As Sir William Penney is present at the meeting with his Trials Superintendent, he gives an account of the work which has to be done to complete the Range buildings and roads. He emphasises the excellent work done by the Task Force under the direction of the Range Commandant.

It would be interesting for us to have more information of just what that work was. We know that there were range buildings to be put up; we know that there were roads to be put in. My information is that additionally heavy earthmoving equipment and jackhammers were used particularly to create instrument lanes which presumably would have had a clear line of sight to the ground zero positions of the 1957 tests. Some of those works must then have been possibly as close as a few hundred yards from the ground zero of the 10-kiloton explosion Breakaway which took place on 22 October 1956, only a few months before.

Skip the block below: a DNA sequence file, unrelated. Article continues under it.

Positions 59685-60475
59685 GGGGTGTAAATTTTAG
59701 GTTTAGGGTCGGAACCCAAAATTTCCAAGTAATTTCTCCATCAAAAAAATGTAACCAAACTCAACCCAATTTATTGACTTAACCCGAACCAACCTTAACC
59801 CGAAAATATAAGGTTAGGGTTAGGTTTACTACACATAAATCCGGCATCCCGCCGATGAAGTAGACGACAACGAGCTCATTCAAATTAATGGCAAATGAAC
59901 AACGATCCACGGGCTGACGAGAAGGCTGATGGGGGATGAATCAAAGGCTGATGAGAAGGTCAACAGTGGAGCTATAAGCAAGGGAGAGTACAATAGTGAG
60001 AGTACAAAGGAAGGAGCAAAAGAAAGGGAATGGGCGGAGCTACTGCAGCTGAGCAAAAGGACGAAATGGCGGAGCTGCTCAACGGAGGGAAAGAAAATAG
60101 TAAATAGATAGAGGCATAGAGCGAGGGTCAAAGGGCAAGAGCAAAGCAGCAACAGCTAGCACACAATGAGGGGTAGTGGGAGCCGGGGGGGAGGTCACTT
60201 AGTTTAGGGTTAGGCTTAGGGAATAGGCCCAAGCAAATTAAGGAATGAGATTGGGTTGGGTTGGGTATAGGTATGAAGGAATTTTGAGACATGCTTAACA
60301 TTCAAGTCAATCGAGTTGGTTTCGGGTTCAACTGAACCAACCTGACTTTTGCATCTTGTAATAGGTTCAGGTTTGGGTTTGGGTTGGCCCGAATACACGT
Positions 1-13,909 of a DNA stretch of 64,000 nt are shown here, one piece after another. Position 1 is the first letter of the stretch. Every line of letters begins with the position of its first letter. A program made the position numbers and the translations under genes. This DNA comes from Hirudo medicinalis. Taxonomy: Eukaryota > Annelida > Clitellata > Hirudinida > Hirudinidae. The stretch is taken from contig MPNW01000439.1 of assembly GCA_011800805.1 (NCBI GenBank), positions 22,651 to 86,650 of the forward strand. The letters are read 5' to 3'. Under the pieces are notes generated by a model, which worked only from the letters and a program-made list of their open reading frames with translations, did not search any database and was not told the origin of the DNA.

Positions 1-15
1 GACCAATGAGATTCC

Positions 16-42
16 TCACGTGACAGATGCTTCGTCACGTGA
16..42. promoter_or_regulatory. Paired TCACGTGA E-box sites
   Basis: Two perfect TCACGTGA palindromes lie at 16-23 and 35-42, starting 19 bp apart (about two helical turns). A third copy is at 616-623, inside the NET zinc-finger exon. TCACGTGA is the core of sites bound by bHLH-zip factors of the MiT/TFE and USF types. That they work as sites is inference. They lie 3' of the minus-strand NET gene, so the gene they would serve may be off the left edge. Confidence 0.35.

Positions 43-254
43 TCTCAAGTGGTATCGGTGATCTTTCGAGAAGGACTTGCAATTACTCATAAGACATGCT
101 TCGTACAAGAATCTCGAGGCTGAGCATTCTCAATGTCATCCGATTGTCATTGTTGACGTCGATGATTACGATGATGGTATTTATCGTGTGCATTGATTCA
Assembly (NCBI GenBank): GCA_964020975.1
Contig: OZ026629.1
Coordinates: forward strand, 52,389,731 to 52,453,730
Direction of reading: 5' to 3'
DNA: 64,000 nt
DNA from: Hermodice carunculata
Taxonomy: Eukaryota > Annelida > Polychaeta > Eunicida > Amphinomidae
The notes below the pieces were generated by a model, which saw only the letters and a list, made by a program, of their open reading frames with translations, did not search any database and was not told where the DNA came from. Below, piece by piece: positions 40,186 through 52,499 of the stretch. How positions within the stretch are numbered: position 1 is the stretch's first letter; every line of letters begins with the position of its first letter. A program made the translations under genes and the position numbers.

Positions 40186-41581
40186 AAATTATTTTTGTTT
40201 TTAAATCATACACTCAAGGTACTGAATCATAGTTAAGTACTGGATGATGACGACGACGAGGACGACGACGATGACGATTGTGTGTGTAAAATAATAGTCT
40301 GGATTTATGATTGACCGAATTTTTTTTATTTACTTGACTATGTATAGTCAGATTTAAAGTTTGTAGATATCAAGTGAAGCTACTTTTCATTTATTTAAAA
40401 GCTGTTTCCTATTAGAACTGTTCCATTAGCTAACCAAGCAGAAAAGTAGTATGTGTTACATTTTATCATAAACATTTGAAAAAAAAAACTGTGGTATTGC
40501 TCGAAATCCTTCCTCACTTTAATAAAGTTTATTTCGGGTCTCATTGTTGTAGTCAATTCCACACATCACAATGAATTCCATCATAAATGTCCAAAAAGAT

I suggest that every document that is released makes this story more intriguing and interesting and indicates the need for further study. I commend the Government's idea of having an investigation into all of what took place. If such an investigation is carried out I suggest that this time span and what is said about it in the chronology from which I have quoted ought to be the subject of close study by expert people and further information should be requested from the British Government along the lines I have suggested.

Debate (on motion by Senator Walsh) adjourned.